Just 40 minutes drive from the ultra modern and efficient international airport at Palma, Banyalbufar, is a small village hidden in the famous Serra de Tramuntana Mountains, between Andratx and Pollensa.
The name translates to ‘founded by the sea’, and this seaside village has been the centre of the fishing and agricultural industry for many centuries.
It has a population of less than 500 people and is characterized by the ‘marjades’ or stepped slopes, which lead down to the Mediterranean Sea.
The fertile soil has been corralled over the centuries into these stepped fields, where succulent fruits, and crisply fresh vegetables are grown, and where goats and sheep are fed on wild herbs, leaves and grasses giving their meat a special tenderness and flavour.
Leisure & Recreation
The mountains and coastal paths offer wonderful walking and hiking options, including routes that follow the beautiful coastline or go over the mountains all the way to Soller. The publicly owned Finca de Planisi can be visited to take in its diverse bio-culture and wonderful walks.
Mountain bikes can be hired, and this is an excellent area to indulge oneself in this energetic sport. Runners will marvel in the magnificent views and enjoy the brutal climbing and descents.
The rocky coastline offers several excellent locations for sea anglers.
There is an annual Jazz festival held at the Baronia Clouster with a number of free concerts during July and August.
The town beach is approximately 100 metres long, and is very popular, even though it is a pebble beach. There are facilities and refreshments close by.
A short drive in the car will take you to many wonderful coves and beaches, which are definitely worth exploring. Take a picnic and lots of water!
The origins of Banyalbufar are to be found in the Moorish buildings of the town; the area was founded in the 10th century; the name Banyalbafar is a Moorish and means "founded by the sea".
After the re-conquest of Mallorca, the town was assigned to Gilabert de Cruïlles and Ramon Sa Clusa, nobles who participated in 1229 in the military expedition together with King Jaume I, and in 1392 the Baronia de Banyalbufar was created, with civil and criminal jurisdiction over all the inhabitants of the town.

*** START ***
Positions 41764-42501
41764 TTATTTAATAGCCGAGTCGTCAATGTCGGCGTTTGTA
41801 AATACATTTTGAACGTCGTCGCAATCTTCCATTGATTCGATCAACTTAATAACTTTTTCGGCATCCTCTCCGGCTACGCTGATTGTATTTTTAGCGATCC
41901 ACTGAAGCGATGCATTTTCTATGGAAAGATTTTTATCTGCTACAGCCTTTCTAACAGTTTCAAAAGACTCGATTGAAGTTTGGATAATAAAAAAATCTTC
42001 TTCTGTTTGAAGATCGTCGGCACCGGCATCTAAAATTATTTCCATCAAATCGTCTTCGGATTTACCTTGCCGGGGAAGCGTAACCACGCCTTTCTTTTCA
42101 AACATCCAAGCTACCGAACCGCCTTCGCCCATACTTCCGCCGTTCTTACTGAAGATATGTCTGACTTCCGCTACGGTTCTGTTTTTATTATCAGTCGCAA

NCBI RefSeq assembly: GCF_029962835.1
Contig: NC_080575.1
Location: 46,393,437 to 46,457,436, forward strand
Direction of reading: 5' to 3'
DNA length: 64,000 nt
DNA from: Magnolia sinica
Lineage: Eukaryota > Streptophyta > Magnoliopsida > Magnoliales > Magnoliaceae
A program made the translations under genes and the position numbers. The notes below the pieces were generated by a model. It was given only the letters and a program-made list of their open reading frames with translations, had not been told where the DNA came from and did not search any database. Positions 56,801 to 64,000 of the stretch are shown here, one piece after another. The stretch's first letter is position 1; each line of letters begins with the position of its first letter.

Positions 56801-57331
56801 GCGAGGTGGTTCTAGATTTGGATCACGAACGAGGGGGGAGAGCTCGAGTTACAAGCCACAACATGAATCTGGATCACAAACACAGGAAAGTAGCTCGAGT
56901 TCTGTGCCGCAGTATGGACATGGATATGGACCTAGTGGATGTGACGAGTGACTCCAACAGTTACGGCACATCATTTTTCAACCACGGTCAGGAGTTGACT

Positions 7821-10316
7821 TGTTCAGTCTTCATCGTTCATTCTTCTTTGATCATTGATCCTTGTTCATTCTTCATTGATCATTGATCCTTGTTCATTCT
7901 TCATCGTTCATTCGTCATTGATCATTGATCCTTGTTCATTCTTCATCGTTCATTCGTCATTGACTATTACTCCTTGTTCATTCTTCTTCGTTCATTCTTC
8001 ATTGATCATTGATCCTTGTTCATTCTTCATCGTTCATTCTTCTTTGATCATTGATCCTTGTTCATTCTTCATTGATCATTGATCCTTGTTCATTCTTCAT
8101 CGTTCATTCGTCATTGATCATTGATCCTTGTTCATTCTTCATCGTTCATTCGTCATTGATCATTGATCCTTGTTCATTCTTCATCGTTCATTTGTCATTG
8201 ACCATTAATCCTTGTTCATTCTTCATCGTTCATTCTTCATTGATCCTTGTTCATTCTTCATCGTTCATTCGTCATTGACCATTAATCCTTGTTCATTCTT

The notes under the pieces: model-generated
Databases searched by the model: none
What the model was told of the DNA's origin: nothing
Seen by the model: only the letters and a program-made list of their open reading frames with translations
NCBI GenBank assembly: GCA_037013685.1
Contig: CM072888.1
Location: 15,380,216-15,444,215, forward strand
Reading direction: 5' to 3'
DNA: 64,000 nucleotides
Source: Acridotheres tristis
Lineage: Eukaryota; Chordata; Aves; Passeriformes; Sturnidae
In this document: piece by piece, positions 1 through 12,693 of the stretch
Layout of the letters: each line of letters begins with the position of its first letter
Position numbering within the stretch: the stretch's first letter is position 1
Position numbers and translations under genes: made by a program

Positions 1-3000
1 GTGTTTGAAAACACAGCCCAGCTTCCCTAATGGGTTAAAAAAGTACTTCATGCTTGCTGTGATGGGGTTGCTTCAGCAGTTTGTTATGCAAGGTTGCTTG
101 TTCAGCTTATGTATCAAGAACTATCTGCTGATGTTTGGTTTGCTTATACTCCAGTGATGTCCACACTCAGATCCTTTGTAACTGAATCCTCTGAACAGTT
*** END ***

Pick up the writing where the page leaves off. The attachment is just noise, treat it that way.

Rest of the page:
Banyalbufar has an interesting selection of bars and restaurants, two of them in the Port des Canonge, a small village on the border with Valldemossa.
Places of interest
Take the old road called the Volta des General from Banyalbufar to the Port des Canonge, where you can visit the Verger Tower or Talaia de ses Ànimes, an ancient defence tower on a cliff overlooking the sea, just outside the town towards Estellencs; from here you get an impressive view of the coast.
Take a stroll around the ancient palace of the Baronia with an interior courtyard and a defence tower from the XVII century.
Banyalbufar itself is famous for its richly flavoured sun dried tomatoes. The cuisine of Mallorca is distinct, but much of the dishes are based on Catalonian cuisine. From the popular fried Mallorcan fish to shellfish with vegetables and lobster stew, from fresh island lamb (either roast or in dishes such as panadera, freixurat, and trunyelles) to flavoursome pork sausages (sobrassades, botifarró blanc, botifarró negre, carn i xua, cuixot) and goats cheese with herbs.
Here and there are reminders of an English influence, perhaps best seen in the meat and fish pies. Many of the islands sweets and desserts make use of the lighter cheeses, herbs, honey and almonds.
Mallorca enjoys a typical Mediterranean weather, with mild winters and hot summers. During the months of July and August, the weather is hot and beautifully sunny, boasting around 11 hours of sun daily.
During the winter, the weather can get chilly, but is generally you can enjoy fine, mild weather on most days.